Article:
Many borrowers simply don’t believe that rates will surge in the next five years. All the recent press about yield curve inversion foretelling a recession is fuelling that thinking even more.

Indeed numerous factors could keep term premiums—and rates in general—down. Not the least of which are low inflation expectations, self-fulfilling negative sentiment (e.g., from people who believe the yield curve’s warning signs) and the threat that governments buy more bonds, which keeps rates lower. By the way, the U.S. Fed may have to buy even more bonds than it did before the global financial crisis.

The takeaway here is that there’s a reason why the gap between fixed and variable rates is compressed. And the reason is not that investors expect a booming economy, up-trending inflation and surging interest rates.


  • Sekhon says:

    Hi Spy,

    I started 5-year variable closed with TD (Prime-1.15) in Aug 2018 @ 2.45 that is now 2.95.

    Now TD is offering 3-year fixed @ 2.99. Should I switch or keep the variable.


  • Melanie says:

    Hi Sekhon,

    2.99% is pretty good for a 3-year fixed, but if you shop around you can find that same rate as low as 2.79% with no legal fees, no appraisal fees, a discharge fee rebate and a non-collateral charge (which can often make switching lenders a bit cheaper at renewal).

    That’s not to say a 3-year fixed is the right term for you. To make that call an advisor would want to learn more about your tolerance for higher rates in 2022, the chance you may break your mortgage early, your potential need to port and increase the mortgage before maturity, whether you want an opportunity to enjoy lower rates (if rates fall), the other rates/terms that may apply to your circumstances, etc.


    Melanie McLister
    Mortgage Broker
    intelliMortgage Inc.
    FSCO#: 12326

  • Sekhon says:

    Hi Melanie,

    Thanks for the advice. I do agree with non-collateral charge and everything but switching lenders would trigger a 3-months interest penalty as I am already on a 5-year variable closed with TD.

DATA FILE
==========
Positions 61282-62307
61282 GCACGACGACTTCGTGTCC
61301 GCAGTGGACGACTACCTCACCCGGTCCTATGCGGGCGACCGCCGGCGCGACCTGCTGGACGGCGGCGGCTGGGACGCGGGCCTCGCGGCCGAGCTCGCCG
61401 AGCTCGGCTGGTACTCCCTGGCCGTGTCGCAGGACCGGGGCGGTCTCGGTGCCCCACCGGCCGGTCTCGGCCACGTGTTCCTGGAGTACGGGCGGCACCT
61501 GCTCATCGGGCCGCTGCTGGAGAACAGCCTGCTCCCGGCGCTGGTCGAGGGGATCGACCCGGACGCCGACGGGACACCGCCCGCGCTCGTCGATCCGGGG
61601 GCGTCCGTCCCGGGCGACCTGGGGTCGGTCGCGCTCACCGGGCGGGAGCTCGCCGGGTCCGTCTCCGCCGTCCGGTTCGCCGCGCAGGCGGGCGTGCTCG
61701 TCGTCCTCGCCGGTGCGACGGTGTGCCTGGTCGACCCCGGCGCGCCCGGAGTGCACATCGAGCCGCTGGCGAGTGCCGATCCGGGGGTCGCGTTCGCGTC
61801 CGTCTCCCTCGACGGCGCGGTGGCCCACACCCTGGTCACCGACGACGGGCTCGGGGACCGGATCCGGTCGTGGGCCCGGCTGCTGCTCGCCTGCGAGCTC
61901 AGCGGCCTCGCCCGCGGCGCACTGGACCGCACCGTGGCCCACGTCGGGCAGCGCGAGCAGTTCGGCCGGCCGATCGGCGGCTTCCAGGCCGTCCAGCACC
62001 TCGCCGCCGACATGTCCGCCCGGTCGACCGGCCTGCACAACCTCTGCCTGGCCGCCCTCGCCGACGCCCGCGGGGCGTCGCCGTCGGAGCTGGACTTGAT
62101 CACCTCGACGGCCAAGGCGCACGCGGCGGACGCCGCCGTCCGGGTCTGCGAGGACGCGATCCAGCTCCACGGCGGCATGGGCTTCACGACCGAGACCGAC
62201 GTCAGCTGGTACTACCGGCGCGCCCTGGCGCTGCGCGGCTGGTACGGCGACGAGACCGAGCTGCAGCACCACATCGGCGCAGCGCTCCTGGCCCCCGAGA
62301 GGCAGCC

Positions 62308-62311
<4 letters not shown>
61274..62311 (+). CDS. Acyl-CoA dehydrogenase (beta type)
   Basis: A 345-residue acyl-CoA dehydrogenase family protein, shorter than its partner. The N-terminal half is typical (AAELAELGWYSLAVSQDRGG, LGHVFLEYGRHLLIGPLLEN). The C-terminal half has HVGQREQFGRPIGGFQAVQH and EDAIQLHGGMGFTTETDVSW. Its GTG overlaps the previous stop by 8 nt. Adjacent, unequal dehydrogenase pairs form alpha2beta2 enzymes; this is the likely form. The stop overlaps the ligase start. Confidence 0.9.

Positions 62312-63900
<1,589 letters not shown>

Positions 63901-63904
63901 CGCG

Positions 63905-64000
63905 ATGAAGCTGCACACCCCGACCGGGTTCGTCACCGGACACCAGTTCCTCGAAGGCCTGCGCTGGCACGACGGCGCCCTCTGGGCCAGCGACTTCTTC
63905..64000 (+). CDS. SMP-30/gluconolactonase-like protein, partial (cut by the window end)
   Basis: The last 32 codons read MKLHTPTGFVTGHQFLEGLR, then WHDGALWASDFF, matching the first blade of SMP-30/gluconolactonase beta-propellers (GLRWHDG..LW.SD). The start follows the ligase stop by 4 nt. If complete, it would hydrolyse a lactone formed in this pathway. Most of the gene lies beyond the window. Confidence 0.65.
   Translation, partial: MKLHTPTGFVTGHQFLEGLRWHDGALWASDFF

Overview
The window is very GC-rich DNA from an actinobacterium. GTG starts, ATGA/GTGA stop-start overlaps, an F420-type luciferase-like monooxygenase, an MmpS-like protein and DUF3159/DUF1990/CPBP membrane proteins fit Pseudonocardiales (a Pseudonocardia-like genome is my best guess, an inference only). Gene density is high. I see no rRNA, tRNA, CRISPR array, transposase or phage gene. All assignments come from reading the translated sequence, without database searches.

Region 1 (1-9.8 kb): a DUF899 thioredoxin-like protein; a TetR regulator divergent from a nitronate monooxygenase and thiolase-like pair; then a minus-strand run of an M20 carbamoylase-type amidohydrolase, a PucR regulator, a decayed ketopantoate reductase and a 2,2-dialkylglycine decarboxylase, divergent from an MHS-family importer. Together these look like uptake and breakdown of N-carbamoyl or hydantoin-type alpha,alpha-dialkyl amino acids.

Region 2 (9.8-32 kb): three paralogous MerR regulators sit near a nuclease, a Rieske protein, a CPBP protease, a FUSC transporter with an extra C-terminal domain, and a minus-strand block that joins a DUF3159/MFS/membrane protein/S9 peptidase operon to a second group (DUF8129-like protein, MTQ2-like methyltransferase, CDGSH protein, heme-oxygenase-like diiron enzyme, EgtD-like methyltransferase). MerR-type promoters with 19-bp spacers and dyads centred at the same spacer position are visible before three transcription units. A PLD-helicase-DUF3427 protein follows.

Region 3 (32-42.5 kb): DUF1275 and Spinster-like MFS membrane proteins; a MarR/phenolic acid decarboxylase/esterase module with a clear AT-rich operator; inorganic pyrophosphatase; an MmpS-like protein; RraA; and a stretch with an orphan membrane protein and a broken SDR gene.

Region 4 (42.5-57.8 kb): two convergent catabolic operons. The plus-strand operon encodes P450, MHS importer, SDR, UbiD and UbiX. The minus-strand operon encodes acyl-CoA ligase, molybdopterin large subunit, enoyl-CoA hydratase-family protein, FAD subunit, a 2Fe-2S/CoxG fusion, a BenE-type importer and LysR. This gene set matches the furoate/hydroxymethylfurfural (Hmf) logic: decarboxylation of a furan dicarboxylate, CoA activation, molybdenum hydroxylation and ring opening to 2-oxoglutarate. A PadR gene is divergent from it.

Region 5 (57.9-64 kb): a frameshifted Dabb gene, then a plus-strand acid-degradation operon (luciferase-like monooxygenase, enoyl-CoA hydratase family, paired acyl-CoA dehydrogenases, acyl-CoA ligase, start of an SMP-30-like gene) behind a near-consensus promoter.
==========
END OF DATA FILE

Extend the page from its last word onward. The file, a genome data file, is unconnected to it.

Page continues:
Regarding the tolerance. I am fine with higher rates in 2022 which I would be going anyways in 2023 if I don’t switch and stay with my variable closed.

    I am just thinking if keeping remaining 4 year variable discount is a good option or I should go for a 3 year fixed based on current market situation.


  • Jim says:

    I’m pretty certain that although TD is offering the 2.99% you won’t be able to get it as you’re already their client. Although many lenders advertise that you can convert from a variable to a fixed for free, there is no incentive for them to give you their lowest rate.

  • The Spy says:

    Hi Sekhon,

    If “based on current market situation” means “based on where rates are headed,” no one can tell you unfortunately.

    For what it’s worth, most existing variable-rate borrowers are not locking in these days. That’s partly because

    * the market is projecting flat to slightly lower rates
    * conversion rates (for existing variable-rate borrowers) are sometimes inflated
    * conversion entails effort and indecision
    * bonds yield don’t look threatening at the moment:
    * variable mortgages usually have more flexibility.